The securities regulator will be moving to a more active, “APRA style” of regulation as part of its oversight of the advice and wealth management industry, a leading law expert has said.
While ASIC, to date, has largely left licensees to manage their own obligations and the obligations of their representatives, the regulator will now take a more active role in digging down into the activities of advisers, Cowell Clarke partner Hillary Ray, who was formerly counsel within ASIC, said.
“I think we’re going to see a lot more intensive action by ASIC,” Ray said, speaking on the sidelines of the Professional Planner Licensee Summit in the Blue Mountains, west of Sydney, this week. “ASIC is going to move to a more APRA-style of regulation. This means more onsite visits at advice practices and making more detailed enquiries of advice activities.”
She noted that new ASIC chairman James Shipton has said in his recent public appearances that the regulator plans to become more exploratory with its licensee site visits, following the revelations of the Royal Commission into Misconduct in the Banking, Superannuation and Financial Services Industry.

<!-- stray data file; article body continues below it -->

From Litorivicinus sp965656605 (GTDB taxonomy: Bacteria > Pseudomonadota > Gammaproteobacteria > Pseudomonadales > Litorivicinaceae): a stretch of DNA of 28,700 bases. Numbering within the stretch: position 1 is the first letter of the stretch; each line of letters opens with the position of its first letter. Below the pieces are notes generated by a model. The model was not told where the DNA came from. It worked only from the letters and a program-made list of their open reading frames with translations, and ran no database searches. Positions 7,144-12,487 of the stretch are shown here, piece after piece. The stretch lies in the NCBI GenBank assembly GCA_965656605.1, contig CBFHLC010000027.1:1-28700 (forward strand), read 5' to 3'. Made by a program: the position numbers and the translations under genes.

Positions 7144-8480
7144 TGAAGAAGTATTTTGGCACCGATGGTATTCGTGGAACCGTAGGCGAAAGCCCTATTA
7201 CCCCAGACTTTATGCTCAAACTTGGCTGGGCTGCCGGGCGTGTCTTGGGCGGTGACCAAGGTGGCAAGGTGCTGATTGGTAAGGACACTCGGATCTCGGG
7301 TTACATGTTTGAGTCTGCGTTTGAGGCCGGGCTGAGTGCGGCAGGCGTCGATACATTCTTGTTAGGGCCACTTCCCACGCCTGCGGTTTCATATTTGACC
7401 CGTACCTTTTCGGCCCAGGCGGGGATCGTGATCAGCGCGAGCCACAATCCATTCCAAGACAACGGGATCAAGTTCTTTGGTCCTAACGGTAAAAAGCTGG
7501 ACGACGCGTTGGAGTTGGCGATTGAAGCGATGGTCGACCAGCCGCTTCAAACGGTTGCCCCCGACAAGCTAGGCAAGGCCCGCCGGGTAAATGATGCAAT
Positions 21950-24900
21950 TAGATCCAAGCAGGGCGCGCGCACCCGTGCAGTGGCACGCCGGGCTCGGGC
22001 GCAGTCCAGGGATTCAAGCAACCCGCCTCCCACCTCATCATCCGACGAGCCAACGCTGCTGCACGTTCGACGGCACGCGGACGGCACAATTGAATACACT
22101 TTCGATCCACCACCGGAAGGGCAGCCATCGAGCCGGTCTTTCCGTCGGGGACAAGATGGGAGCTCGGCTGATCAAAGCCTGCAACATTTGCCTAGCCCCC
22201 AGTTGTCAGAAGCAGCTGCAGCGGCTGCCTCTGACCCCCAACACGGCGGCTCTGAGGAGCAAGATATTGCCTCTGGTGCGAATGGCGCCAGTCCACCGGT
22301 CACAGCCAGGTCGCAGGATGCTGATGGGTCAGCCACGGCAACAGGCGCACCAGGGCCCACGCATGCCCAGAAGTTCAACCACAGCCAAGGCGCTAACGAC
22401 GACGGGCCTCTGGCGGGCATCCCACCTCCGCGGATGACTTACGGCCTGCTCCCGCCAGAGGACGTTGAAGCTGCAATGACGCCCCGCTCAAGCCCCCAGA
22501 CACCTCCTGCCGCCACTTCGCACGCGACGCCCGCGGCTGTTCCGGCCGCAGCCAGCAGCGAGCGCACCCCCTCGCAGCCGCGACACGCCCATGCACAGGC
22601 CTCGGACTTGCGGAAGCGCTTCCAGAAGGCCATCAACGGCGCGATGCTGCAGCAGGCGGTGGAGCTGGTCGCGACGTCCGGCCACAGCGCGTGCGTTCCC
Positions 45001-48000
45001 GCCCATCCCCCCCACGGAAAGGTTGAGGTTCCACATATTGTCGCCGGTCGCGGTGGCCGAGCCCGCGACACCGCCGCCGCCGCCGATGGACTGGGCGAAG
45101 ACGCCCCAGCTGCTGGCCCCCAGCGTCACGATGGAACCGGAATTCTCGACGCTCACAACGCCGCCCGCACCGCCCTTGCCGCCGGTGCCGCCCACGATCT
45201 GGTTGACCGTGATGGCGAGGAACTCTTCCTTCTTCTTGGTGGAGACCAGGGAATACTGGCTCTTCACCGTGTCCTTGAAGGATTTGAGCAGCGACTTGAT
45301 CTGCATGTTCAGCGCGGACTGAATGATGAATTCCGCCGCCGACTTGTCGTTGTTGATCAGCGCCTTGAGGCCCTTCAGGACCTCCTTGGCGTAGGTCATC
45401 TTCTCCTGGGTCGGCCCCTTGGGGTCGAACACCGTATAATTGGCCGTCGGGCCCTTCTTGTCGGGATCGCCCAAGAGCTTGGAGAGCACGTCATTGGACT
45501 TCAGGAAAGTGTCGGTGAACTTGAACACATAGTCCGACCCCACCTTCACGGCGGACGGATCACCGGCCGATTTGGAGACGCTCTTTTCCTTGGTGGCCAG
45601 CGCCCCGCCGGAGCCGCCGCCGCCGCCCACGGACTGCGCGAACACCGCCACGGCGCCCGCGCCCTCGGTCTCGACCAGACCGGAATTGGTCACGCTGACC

In the last month, Shipton has delivered speeches to the Senate Economics Legislation Committee and the Australian Council of Superannuation Investors Annual Conference.
“ASIC would like to go on site visits and have much more robust discussions with the licensees,” Ray said. “I think we can expect ASIC to ask for much more granular detail about reps from licensees. So not just, ‘Yes we are monitoring financial advisers’, but also asking about advisers who have been flagged by dealer groups and what action has been taken.”
ASIC will look to define and measure culture within wealth management businesses through licensee audits and visits, she said.
Ray was joined on stage at the Licensee Summit by Louise Macaulay, ASIC’s senior executive leader for financial advice, to discuss the role of regulation in the advice and wealth management industry following the royal commission.
Ray and Macaulay mentioned ASIC’s increased powers of surveillance and monitoring and the role of licensees in reporting complaints and vetting advisers. Macaulay also touched on the mooted individual licensing regime.
“We are entering the era of far greater regulatory scrutiny and ASIC will be taking a much more hands-on approach,” Ray said.